Even among all of the monster names coming through Florida’s program, Deborde’s rise has been one of the great Gregg Troy success stories. He has improved every year in college, and he might even be able to challenge Marcelo Chierighini and Derek Toomey for the NCAA Championship in the 50 free.
The medley relays are very strong on the butterfly and freestyle legs, but there is still a little room to improve on the breaststroke and more room to improve on the backstroke. Corey Main did very well for the team this year, joining the squad early and swimming at the NCAA championships. The NCAA championship meet is exhausting; knowing what to expect and using his experiences from last year will make him one to watch out for next year. Matt Elliott dropped from a 53.7 to a 53.1 this year, but only split 53.03 on the relay. If he can have the same drop again this year, and nail his relay start, the potential is there for him to swim significantly faster on these relays. The 200 medley relay missed the finals, finishing 13th, and the 400 medley relay was 7th. Again, they have a huge opportunity to sneak in and grab points in the medley relays.
A LITTLE DIVING HELP, PLEASE?
The Gators finished 6th place overall without any divers at the NCAA Championships. Diving could be a huge bonus for the team, if they were able to advance any divers to the NCAA Championships. The team had several divers that made it to finals at the NCAA Zone Championships, but none of them advanced. You have to finish in the top two to move on. Any points that they can add from their divers would be greatly appreciated this year!
Dalton Goss will be a freshman this year and may be able to help out on the boards.
THE LAST MINUTE SNAG, AND FUTURE STAR:
Andrea D’Arrigo will be joining the Gators this year. He is originally from Rome, but has been in America training with the Gator Swim Club. He originally signed to swim at the University of Virginia. D’Arrigo, in a blog post, says that he began the process of requesting a release in June after he was told by the academic departments that he would not be able to participate for his native Italy at the World Junior Championships this coming week in Dubai because of conflicts with the beginning of the school calendar.
“The difficulties gradually increased until they become insurmountable when I was banned from participating in the Junior World Championships, to avoid absences during the first 3 weeks of the school year,” D’Arrigo said in Italian. “This was a blatant violation of the provisions at the time of signing the NLI, which in June led me to start the process of cancelling (my NLI) provided by the NCAA, a formally cleared by the Virginia Cavaliers .”
In the post, dated from mid-July, D’Arrigo thanked the new staff, lead by head coach Augie Busch, for granting his release.
D’Arrigo has been 1:48.9 and 3:49.2 in the 200 and 400 long course freestyles.
REST OF THE FRESH:
The rest of the freshman class is very talented, including Daniel Spas (Free), Jack Blyzinskyi (Back / Free), and Quinn Cassidy (Breast / IM). Spas has been 20.3 and 44.5 and will be able to add depth to their sprint relays. Blyzinskyi is also a sprint freestyler, with a 20.5 50 freestyle, but he can also add to the team as a backstroker. His 100 back is at 49.08 and will be used by the team who is in need of a really strong backstroker for the medley relays. Corey Mains joined the team last year and swam backstroke on the 400 medley relay, but he is a better at the 200 backstroke, rather than the 50 or 100. Cassidy will add to the IM group and is a very versatile swimmer. He has been 1:48.0 in the 200 IM as well as 56.5 in the 100 breast and has a strong freestyle and backstroke as well.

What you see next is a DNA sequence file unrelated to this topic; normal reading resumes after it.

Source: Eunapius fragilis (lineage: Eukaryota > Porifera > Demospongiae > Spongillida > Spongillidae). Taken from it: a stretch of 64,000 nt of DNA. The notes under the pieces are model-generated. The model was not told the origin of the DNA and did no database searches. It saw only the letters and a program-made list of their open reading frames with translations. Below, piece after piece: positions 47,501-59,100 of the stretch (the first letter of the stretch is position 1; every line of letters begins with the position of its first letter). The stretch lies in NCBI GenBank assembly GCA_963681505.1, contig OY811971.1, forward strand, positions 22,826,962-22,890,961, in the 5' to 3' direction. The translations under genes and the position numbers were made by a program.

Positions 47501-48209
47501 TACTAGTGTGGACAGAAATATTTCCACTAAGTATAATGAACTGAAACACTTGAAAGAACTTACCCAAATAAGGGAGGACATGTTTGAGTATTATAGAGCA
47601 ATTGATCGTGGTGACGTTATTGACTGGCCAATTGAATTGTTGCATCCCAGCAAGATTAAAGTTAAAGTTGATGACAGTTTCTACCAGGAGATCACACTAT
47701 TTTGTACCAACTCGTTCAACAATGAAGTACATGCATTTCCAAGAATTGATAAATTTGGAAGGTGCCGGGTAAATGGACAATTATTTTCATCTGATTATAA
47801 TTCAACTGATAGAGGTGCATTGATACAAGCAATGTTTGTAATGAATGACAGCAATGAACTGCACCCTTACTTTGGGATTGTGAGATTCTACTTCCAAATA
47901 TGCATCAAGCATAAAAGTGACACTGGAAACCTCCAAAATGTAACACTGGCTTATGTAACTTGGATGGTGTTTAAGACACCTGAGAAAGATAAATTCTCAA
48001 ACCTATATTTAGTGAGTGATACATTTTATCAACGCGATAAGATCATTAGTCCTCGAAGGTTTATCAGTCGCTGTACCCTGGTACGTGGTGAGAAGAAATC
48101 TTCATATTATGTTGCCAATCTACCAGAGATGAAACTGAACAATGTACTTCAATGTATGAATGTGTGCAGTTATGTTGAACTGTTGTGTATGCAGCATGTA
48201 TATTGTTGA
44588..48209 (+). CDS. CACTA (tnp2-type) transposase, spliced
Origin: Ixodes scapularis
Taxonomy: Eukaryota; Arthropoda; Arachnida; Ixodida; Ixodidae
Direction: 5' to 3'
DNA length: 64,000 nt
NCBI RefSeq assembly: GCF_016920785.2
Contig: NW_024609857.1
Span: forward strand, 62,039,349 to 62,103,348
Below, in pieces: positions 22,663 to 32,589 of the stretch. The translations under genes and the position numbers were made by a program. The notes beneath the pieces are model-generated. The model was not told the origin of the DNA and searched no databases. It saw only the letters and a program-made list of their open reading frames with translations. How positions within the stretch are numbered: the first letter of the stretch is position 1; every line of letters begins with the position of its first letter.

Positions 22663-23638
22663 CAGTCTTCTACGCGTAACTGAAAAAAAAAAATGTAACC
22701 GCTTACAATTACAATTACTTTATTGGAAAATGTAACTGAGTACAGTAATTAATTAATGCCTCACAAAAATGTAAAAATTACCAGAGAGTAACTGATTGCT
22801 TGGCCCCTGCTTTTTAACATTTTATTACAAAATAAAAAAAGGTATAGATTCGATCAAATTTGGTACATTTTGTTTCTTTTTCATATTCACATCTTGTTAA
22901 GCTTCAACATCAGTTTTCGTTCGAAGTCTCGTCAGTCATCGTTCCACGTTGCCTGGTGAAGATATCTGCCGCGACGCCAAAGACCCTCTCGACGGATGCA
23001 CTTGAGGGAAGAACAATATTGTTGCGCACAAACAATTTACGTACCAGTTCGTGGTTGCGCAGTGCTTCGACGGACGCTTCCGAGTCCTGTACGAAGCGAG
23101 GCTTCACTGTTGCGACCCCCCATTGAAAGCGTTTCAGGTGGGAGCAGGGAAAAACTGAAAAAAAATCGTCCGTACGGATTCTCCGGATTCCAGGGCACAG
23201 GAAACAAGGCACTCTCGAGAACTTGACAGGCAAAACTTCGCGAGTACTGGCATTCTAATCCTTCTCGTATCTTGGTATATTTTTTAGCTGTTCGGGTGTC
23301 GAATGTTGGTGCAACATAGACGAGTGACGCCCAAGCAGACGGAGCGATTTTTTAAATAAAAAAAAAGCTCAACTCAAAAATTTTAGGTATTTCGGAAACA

Eric Stobbe, Alex Dehner, Emiro Goosen, and Blake Manganiello are also joining the team this season.
This class is not overly deep, but by the time they’re seniors they have the potential to really help this team, not only at SEC’s, but also NCAA’s, fill some big holes.
With such small losses and the return of so many large contributors, I do not see why Florida can’t be in the top three at the end of they year. The talented freshman class will add to the current talent, leadership, and experience already on the team, creating an environment that not many look forward to competing against. An impressive eight 2013 All-Americans will be back in action along with two other swimmers who received Honorable Mention All-American honors.
This team needs to hit their taper at NCAA’s, plan-and-simple. Watch to see how they play SEC’s as the defending champs: a position they haven’t been in for a while. With Michigan being hit by huge graduations, though, this is a wide-open year for the men’s NCAA Championship – and led by Deborde, Cieslak, Rousseau, Werner, and Wallace, who keeps getting better-and-better, this team has serious title potential.
Just like we talked about with their women’s team: it would be a small surprise if the Gators ended up on top of the NCAA podium in March, but don’t be surprised if the Gators end up on top of the podium in March.